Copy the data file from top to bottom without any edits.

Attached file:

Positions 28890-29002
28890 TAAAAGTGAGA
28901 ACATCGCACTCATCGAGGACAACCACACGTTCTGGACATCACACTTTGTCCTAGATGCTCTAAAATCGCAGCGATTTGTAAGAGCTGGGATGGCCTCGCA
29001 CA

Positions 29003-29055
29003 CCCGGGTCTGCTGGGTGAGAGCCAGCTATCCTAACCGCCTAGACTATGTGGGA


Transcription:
Positions 28890-29002
28890 TAAAAGTGAGA
28901 ACATCGCACTCATCGAGGACAACCACACGTTCTGGACATCACACTTTGTCCTAGATGCTCTAAAATCGCAGCGATTTGTAAGAGCTGGGATGGCCTCGCA
29001 CA

Positions 29003-29055
29003 CCCGGGTCTGCTGGGTGAGAGCCAGCTATCCTAACCGCCTAGACTATGTGGGA